C. Simulated Activities The effectiveness of the system is demonstrated by running denial of service attacks from and against a virtual machine in the cloud environment with and without a simulated valid user workload.
A. Eucalyptus Test Environment The Eucalyptus Cloud computing system is composed of five main components: cloud controller, Walrus, cluster controller, storage controller, and one or more node controllers . In our test cloud environment, the cloud controller, Walrus server, cluster controller and storage controller all reside on a single physical server. Furthermore, our environment consists of two node controllers which reside on independent physical machines. Table 1 summarizes the hardware configuration of our test environment.
1) Simulated Workload An Apache web server resides on the cloud instance which serves up a web page that randomly performs different sized reads and writes at intervals of two and five seconds. For each simulated activity, three runs are conducted three times. The first run is performed without a user workload. The second run is conducted with five concurrent users accessing the cloud instance’s HTTP server webpage. And, the third run is performed with 10 users concurrently accessing the cloud instance’s HTTP server webpage. 2) Simulated Attacks Two types of denial of service (DoS) attacks are performed to examine the effectiveness of our approach: a HTTP flood attack against a cloud instance and a syn flood attack from the cloud instance against another virtual machine in the cloud environment. First, a denial of service attack against the cloud instance is performed using the tool DoSHTTP  from outside the cloud environment using a Windows 7 machine. This attack uses 500 sockets to issue 10,000 requests. Second, hping3  is used to create a syn flood attack from within the virtual machine to attack another virtual machine in the cloud.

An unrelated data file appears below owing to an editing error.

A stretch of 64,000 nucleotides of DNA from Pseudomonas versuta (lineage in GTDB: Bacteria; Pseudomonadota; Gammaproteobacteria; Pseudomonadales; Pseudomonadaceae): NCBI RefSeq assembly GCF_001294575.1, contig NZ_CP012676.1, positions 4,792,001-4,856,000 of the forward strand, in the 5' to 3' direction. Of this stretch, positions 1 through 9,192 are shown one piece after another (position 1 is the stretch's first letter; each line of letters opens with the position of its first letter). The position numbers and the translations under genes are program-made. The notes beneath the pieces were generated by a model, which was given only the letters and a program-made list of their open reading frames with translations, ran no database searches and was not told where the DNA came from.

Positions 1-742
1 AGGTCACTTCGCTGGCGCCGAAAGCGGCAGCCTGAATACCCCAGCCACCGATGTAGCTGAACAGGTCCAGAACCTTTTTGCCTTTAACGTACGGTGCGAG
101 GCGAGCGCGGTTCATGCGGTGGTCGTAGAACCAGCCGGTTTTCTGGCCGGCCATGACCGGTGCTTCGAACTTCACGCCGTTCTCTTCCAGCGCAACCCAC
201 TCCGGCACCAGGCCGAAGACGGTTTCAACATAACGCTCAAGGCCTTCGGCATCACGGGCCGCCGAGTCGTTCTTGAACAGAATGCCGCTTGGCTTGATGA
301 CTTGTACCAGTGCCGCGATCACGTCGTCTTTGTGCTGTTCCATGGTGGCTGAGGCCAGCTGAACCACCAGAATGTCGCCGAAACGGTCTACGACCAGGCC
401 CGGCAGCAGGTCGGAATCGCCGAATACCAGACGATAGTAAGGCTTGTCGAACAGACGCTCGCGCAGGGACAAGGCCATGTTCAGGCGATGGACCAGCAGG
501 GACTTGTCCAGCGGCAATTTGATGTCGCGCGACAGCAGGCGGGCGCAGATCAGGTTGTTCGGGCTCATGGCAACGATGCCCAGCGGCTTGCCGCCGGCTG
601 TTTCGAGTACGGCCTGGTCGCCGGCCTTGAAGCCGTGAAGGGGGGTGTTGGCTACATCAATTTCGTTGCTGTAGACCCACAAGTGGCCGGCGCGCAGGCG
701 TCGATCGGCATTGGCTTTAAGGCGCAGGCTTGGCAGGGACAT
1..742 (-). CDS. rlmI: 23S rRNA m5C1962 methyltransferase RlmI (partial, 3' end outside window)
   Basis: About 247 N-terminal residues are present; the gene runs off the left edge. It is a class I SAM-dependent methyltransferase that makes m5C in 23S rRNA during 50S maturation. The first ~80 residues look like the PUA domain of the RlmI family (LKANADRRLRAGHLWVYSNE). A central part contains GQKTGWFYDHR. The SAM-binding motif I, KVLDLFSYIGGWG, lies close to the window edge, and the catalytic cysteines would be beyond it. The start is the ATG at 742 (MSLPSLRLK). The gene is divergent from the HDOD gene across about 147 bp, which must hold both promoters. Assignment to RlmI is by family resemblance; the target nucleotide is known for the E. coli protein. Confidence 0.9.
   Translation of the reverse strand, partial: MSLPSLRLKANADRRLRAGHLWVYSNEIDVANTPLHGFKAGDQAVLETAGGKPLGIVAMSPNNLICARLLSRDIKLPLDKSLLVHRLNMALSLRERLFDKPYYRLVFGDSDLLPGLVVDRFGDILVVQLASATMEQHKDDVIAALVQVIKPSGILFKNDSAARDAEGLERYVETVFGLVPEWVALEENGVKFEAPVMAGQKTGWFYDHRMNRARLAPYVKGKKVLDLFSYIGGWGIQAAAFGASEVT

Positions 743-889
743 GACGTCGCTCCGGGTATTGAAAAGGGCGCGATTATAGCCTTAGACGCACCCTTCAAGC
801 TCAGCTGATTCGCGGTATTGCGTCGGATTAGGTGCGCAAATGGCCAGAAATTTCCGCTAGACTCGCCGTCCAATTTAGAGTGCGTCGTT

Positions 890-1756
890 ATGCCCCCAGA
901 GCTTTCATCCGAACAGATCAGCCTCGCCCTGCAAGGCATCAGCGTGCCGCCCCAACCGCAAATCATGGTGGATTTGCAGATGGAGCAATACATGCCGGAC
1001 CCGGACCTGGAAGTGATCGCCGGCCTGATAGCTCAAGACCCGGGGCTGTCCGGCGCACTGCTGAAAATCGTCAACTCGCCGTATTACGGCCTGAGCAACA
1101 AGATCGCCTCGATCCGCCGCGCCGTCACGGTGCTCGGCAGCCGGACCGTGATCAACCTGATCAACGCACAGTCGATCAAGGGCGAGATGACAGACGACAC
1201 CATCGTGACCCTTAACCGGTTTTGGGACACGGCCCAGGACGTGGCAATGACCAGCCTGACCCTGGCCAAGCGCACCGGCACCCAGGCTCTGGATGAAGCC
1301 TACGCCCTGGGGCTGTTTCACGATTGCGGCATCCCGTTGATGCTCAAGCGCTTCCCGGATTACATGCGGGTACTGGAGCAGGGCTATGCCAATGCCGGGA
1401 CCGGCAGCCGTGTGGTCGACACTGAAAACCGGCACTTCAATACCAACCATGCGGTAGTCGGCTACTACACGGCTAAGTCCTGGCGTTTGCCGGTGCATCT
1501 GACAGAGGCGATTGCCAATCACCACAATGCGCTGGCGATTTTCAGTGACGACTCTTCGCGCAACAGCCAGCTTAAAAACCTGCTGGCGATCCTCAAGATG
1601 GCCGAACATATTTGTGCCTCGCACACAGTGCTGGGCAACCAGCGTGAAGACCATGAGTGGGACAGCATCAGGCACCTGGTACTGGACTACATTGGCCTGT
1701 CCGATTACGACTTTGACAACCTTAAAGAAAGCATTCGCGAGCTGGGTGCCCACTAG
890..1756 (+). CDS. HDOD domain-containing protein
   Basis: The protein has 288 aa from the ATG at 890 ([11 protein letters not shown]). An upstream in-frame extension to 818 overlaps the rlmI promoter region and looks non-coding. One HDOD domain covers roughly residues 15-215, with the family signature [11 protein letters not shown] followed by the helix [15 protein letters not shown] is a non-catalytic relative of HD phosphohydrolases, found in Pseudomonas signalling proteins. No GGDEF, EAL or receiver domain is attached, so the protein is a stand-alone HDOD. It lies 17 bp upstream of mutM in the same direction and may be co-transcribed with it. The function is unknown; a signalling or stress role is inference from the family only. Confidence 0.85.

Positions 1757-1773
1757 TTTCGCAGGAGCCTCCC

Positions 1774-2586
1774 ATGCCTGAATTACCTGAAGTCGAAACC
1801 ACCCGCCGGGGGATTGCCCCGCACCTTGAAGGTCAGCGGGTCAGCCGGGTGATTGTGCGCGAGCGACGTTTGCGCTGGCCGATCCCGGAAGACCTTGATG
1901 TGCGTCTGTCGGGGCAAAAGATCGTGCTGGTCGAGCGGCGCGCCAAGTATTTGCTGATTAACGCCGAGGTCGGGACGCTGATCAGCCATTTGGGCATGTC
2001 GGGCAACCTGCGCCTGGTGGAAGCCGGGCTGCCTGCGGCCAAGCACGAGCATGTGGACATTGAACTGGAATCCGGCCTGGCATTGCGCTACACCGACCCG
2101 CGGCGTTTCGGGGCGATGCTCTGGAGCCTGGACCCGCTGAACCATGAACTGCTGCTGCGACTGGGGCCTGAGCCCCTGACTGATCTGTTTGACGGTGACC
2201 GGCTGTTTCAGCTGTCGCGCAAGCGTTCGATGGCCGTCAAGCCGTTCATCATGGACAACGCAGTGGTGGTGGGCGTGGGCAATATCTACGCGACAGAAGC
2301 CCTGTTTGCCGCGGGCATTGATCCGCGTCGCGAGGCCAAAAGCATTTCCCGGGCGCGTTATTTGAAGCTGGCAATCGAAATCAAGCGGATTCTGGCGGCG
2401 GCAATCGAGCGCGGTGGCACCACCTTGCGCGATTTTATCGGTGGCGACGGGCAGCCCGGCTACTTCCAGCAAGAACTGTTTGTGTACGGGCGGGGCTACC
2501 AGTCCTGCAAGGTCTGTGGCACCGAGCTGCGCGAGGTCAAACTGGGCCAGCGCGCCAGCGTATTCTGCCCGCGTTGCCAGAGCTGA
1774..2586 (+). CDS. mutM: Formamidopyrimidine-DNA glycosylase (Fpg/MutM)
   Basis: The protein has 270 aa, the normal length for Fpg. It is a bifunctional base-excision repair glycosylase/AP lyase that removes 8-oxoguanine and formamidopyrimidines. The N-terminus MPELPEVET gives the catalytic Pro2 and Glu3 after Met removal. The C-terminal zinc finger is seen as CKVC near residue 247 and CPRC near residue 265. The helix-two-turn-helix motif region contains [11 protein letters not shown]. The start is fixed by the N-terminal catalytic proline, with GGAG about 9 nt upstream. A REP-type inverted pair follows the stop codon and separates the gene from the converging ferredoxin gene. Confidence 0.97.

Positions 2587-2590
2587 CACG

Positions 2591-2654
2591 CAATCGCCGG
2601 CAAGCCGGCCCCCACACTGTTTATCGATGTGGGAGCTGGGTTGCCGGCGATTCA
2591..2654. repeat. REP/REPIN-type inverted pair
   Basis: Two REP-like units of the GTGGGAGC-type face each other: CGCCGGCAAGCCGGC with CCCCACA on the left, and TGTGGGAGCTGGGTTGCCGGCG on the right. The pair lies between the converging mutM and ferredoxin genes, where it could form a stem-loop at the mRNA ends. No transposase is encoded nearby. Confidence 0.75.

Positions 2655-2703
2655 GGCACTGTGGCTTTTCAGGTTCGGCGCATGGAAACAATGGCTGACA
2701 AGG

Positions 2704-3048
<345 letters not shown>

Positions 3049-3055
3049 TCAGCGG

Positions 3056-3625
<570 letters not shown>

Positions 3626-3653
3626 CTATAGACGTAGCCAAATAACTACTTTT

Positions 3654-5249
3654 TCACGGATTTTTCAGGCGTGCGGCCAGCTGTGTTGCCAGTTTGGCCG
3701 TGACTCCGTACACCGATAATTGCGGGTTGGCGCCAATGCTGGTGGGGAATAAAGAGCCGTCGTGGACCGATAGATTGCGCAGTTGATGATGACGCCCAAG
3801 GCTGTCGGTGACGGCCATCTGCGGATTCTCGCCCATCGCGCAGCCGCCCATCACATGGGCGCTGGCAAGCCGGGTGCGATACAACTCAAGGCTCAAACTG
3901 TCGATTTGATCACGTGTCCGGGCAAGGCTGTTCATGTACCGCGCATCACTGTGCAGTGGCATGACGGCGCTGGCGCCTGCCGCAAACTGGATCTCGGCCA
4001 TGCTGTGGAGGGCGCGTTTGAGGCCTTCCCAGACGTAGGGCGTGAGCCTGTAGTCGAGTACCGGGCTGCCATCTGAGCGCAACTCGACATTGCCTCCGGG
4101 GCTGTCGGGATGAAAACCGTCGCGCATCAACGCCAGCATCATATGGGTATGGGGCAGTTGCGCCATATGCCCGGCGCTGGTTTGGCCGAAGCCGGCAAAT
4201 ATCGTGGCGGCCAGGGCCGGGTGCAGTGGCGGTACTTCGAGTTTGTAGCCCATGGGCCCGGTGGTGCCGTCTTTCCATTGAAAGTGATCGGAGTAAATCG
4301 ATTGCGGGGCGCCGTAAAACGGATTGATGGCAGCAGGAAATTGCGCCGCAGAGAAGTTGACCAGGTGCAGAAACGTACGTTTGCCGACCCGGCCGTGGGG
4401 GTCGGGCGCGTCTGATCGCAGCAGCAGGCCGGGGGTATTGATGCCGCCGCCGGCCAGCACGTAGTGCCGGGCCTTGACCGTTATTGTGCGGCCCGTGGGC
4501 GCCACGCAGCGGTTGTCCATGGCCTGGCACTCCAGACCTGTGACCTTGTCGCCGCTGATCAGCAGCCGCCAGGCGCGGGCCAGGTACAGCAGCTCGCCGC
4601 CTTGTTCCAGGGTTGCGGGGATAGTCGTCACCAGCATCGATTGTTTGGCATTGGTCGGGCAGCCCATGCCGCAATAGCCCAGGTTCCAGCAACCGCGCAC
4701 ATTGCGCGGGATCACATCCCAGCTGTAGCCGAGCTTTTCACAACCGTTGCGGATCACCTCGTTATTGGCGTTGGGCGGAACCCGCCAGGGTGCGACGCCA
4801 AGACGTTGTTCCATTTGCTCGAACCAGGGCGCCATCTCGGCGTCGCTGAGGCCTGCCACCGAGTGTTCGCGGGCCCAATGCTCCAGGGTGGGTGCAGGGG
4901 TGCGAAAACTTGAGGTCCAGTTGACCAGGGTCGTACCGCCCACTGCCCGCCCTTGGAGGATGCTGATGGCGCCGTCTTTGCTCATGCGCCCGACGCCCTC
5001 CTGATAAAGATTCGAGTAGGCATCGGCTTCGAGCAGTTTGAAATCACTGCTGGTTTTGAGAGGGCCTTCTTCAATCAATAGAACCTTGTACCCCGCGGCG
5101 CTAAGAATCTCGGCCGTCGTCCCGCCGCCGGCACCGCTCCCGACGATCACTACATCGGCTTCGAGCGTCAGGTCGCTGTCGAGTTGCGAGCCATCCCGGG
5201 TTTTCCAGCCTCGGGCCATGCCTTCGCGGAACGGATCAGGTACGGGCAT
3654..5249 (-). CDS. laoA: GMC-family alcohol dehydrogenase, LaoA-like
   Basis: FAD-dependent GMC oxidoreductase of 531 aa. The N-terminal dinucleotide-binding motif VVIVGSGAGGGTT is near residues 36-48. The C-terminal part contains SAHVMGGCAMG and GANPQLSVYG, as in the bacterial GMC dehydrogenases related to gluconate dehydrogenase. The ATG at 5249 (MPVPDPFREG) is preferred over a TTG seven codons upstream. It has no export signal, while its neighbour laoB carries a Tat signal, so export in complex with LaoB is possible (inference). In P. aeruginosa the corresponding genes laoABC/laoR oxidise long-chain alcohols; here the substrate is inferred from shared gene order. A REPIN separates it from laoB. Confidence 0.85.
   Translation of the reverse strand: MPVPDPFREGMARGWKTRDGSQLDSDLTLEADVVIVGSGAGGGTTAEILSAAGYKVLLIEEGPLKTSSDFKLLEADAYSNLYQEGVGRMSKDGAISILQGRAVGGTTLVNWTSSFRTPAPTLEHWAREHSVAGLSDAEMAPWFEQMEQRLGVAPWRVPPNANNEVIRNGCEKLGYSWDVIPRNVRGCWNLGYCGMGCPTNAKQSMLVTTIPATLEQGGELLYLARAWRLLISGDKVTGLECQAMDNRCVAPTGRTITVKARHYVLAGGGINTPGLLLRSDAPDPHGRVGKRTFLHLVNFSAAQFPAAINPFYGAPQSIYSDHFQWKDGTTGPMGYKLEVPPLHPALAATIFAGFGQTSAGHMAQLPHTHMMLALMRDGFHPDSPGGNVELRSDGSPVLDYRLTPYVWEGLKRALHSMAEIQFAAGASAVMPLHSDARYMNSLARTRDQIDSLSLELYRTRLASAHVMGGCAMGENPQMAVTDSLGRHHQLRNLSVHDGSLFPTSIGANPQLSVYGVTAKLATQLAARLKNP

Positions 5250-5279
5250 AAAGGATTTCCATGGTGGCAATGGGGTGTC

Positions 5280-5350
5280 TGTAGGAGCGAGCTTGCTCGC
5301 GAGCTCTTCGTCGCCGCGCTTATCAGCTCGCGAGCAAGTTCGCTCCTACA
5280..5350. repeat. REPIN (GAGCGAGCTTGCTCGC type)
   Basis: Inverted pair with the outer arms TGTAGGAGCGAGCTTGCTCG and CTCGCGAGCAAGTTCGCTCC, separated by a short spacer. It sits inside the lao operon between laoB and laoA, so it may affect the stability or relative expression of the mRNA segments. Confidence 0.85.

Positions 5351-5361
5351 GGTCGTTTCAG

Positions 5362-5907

TABLE I. SIMULATED CLOUD ENVIRONMENT Component
AMD Athlon™ 64x2 Dual Core Processor, 4 GB RAM, Two gigabit Network Interface Cards (NICs)
AMD Phonom™ II X4 965 Quad Core Processor, 8 GB RAM, Two gigabit NICs
AMD Phenom™ 9150e Quad Core Processor, 6 GB RAM, Two gigabit NICs
B. Simulation Implementation Detail 1) Controller Node The controller node resides on a machine outside of the Eucalyptus infrastructure and is prototyped using the IBM InfoSphere Streams product. The controller node logic is implemented using IBM Streams Processing Language (SPL)